Hours passed and then my ears stopped ringing and all that remained was this feeling that spiders were everywhere. I looked around and it’s like the whole world was hostile and alien and ucky. I looked at Farah and only saw an imminent tragedy.

But I knew I was freaking out. I remembered all the stories from other parents, whose children went through this. Most turn out OK, and the surgery is good. But I kept thinking about how it has gone horribly wrong for some kids. Infections that retreat to the metal rods and require a second back surgery to remove the rods, then, in one rare case, the child’s spine bent back. A fall that breaks the bones from the carefully arranged alignment before they have a chance to grow completely around the rods. Nerves that get damaged and result in less mobility or pain forever. Multiple surgeries that never fix it and the child never walks again. Something wrong that prevents the needed surgery from happening in the first place, and the child eventually dies from the spine deforming their body so much that their lungs and heart stop working.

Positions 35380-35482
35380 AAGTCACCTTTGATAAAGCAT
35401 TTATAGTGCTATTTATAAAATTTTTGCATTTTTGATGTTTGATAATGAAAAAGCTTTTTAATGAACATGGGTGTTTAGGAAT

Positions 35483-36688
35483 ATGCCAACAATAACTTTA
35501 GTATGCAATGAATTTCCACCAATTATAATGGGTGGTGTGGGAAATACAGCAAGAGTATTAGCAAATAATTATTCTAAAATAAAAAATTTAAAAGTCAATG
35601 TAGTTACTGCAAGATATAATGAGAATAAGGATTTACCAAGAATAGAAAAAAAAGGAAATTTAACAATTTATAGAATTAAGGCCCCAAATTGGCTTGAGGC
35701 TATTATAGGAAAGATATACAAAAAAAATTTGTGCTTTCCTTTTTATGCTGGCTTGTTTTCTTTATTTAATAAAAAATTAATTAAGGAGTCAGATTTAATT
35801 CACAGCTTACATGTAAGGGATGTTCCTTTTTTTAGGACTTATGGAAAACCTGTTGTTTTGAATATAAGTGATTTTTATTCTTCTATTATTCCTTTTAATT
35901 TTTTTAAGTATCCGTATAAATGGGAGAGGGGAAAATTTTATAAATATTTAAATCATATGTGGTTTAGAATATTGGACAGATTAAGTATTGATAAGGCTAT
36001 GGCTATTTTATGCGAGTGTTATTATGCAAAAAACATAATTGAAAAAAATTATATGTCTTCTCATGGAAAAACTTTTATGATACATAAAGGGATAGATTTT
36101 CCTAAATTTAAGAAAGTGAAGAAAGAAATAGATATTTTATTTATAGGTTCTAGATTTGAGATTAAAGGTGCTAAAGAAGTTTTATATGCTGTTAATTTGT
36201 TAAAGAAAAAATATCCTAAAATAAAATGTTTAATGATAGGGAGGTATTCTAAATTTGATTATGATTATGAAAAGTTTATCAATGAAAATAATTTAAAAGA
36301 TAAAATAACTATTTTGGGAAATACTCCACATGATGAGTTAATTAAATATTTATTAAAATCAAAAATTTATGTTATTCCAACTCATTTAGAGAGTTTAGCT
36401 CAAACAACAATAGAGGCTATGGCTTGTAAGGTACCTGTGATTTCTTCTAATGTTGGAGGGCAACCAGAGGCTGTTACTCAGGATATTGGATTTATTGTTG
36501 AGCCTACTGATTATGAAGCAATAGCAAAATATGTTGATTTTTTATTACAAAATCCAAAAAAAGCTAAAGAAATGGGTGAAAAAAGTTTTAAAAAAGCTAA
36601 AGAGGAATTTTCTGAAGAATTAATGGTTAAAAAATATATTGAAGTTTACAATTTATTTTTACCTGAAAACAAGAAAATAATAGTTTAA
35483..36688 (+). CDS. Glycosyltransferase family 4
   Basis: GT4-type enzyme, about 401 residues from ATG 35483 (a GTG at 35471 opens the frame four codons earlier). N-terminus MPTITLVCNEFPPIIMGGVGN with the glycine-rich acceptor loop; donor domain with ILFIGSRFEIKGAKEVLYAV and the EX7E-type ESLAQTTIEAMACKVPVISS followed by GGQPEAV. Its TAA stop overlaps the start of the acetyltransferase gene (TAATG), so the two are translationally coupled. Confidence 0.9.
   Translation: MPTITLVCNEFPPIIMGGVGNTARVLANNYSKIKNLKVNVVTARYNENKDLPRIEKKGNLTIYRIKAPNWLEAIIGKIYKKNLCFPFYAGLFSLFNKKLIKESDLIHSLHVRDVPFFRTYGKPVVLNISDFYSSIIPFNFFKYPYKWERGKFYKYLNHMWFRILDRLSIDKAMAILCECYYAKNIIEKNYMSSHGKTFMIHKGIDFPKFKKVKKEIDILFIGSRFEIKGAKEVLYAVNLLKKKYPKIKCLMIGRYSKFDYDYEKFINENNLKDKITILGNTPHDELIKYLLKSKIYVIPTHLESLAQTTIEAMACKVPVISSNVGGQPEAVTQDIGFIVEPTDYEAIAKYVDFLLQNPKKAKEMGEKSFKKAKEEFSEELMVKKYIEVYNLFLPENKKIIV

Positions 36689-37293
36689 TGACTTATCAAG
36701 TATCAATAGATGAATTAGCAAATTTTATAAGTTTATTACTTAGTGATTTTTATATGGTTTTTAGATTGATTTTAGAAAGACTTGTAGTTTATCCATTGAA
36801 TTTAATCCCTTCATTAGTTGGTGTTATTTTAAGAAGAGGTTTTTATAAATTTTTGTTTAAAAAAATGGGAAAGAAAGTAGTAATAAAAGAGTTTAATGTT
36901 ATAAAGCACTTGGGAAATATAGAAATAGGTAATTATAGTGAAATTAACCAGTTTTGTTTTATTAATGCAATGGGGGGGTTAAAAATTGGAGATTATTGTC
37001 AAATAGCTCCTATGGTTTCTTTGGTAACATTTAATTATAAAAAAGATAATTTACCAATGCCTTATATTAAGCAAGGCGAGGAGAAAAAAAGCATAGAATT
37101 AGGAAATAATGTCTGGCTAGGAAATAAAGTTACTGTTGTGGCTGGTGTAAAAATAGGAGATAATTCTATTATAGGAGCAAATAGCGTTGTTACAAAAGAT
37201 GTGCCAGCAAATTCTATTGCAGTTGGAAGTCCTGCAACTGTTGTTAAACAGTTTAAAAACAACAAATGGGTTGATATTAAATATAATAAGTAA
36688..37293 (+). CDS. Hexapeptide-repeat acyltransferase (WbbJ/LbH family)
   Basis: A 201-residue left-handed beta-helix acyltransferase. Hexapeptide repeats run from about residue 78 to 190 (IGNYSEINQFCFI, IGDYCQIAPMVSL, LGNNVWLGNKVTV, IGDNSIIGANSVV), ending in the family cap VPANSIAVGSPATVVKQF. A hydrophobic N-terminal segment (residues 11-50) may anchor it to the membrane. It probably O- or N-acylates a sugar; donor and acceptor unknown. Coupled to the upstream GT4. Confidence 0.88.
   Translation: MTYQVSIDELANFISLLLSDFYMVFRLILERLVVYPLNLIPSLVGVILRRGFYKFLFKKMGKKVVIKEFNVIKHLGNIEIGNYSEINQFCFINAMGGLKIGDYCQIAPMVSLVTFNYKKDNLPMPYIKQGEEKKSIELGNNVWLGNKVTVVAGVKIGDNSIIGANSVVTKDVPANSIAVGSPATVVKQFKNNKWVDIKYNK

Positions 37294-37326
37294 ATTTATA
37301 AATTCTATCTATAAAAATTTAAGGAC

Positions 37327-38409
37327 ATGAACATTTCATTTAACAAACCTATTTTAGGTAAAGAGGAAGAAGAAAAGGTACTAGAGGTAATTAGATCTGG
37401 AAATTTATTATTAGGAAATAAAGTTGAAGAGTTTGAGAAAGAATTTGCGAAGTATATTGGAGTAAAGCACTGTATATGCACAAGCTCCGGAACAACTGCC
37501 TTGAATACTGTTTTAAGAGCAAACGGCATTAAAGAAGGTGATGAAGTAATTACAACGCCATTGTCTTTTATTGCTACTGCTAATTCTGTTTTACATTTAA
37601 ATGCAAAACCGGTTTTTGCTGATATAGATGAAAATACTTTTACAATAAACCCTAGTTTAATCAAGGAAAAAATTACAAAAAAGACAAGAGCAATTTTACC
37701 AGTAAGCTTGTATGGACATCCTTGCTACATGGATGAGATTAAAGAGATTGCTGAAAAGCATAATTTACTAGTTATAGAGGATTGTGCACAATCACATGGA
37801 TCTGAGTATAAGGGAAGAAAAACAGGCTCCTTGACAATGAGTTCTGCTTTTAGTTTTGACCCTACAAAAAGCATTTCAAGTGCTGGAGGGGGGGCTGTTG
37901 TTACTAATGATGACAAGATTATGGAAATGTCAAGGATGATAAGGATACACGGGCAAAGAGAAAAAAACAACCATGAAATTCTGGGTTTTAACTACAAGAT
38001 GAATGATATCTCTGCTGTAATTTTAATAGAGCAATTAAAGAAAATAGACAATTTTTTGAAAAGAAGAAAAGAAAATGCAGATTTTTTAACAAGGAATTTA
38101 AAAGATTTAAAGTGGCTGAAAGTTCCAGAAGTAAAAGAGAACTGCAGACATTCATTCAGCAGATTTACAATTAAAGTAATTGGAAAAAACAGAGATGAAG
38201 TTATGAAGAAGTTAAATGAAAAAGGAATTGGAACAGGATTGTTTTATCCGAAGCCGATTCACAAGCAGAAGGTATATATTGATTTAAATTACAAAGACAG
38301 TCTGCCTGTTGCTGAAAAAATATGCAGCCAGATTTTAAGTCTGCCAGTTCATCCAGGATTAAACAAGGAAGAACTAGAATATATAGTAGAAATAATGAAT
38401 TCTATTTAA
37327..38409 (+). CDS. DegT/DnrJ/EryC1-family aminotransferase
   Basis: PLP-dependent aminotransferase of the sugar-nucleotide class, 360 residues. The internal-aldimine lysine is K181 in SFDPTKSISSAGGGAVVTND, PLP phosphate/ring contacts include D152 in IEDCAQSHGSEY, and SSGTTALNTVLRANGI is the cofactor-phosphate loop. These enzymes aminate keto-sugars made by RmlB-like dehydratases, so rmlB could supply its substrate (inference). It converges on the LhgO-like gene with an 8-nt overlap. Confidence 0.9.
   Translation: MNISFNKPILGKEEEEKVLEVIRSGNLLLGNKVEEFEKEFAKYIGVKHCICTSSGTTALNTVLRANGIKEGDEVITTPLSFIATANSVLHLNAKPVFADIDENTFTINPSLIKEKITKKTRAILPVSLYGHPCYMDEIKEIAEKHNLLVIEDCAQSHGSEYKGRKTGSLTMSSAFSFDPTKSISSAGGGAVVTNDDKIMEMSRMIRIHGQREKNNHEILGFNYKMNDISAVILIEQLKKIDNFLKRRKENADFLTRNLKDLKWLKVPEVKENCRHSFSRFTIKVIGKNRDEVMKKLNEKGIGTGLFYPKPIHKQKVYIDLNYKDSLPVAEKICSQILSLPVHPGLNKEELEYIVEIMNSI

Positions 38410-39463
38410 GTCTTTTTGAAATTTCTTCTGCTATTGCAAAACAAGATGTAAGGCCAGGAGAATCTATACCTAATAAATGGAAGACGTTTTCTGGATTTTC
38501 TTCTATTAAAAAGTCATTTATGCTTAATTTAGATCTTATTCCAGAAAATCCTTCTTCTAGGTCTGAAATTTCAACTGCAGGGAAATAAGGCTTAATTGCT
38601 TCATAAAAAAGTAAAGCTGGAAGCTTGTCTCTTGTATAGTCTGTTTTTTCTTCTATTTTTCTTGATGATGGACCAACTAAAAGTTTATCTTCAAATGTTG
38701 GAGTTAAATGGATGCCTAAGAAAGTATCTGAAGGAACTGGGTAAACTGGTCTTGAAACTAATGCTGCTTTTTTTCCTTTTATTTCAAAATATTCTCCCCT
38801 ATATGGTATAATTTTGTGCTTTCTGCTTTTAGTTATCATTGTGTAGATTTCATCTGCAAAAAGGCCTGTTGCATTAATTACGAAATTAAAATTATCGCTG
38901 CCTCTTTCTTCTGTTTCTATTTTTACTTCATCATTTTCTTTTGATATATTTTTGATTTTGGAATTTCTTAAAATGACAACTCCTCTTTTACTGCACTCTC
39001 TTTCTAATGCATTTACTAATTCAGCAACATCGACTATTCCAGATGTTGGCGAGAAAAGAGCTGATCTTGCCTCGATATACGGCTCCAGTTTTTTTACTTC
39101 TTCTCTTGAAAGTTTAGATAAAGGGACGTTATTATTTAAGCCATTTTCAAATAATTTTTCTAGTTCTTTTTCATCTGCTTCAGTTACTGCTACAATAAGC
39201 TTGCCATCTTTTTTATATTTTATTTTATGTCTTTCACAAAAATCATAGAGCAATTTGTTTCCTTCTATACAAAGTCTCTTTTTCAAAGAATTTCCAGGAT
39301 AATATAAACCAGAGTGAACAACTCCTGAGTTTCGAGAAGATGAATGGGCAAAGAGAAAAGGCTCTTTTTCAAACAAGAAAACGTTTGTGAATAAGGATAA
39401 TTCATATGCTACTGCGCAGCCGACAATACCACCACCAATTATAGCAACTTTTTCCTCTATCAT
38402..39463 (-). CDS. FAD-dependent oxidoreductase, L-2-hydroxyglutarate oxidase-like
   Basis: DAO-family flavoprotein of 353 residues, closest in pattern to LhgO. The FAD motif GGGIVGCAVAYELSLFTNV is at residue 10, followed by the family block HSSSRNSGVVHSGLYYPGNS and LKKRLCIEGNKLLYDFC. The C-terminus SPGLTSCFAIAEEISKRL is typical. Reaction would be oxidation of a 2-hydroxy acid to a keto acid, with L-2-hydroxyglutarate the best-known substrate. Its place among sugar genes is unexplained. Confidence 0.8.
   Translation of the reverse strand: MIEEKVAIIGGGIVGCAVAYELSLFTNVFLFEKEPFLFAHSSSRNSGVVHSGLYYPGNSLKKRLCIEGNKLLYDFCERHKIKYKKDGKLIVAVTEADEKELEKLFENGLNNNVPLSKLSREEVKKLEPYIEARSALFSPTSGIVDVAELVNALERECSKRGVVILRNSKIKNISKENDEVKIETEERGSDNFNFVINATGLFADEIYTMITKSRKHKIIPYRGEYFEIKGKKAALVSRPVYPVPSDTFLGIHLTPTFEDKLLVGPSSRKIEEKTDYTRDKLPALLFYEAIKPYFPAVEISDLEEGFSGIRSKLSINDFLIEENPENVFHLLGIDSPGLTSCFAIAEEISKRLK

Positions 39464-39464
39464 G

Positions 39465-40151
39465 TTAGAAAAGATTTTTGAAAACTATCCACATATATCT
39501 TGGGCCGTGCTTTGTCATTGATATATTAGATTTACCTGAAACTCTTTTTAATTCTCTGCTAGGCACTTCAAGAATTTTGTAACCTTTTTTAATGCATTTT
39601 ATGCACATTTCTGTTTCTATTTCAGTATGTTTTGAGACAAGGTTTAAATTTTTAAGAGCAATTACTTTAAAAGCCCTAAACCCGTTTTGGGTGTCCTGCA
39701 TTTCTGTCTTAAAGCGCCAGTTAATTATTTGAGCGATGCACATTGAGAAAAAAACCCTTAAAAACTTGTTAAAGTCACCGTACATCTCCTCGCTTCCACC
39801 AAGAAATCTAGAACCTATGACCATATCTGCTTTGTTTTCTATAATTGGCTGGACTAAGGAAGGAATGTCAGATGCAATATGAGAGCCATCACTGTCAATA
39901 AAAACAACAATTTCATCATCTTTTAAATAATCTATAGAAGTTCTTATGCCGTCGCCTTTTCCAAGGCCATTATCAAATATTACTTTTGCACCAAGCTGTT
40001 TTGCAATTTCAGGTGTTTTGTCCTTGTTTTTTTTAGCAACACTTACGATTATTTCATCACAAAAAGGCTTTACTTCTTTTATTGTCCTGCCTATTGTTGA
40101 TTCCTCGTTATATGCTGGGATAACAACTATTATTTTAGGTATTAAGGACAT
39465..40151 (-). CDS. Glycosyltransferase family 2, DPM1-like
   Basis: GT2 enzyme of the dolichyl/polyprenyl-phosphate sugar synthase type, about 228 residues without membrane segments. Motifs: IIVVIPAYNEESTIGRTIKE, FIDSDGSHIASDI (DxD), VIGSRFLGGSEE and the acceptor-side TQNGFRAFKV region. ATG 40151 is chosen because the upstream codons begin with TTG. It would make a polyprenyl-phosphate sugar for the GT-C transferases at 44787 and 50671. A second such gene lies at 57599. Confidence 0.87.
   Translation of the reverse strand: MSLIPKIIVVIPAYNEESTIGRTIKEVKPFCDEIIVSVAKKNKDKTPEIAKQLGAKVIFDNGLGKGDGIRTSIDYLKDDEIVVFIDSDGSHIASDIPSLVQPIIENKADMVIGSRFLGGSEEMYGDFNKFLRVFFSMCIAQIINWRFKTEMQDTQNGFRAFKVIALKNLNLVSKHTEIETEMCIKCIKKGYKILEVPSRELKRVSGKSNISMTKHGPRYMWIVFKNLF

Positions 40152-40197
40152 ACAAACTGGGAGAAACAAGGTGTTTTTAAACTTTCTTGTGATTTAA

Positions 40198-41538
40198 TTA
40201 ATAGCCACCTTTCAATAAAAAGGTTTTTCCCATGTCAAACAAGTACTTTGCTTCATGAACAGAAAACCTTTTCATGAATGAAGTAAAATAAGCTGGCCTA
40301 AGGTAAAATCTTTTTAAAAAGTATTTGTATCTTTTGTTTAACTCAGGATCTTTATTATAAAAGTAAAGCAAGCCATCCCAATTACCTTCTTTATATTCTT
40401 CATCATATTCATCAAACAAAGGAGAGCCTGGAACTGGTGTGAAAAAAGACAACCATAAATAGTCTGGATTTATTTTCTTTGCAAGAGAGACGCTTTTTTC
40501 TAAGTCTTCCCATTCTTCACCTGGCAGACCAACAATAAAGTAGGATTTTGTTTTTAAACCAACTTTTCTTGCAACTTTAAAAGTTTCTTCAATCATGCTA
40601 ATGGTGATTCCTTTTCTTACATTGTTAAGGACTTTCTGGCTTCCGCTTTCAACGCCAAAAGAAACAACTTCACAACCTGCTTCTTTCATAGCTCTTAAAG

Farah will most likely be fine. She will have a very tough week, then a slightly less tough second week, and second month, and etc, and in all likelihood, she will walk better than she does now and it will be a miracle and this will be a turning point for good.

Ana and I just have to put on our super parents hat and figure out all we can do to keep her comfortable and prevent complications. Complications that are more likely because she still wears diapers and will have a long incision on her back, and can’t tell us if she is in pain or feels tingling in her legs, or won’t breathe deeply when we need her to or follow other directions.

But I am hopeful. Something bad could happen, but it’s most likely this will work out fine; we don’t need good luck— just an absence of bad luck. The ringing and spiders are gone, and I am again focusing on the wonderful now.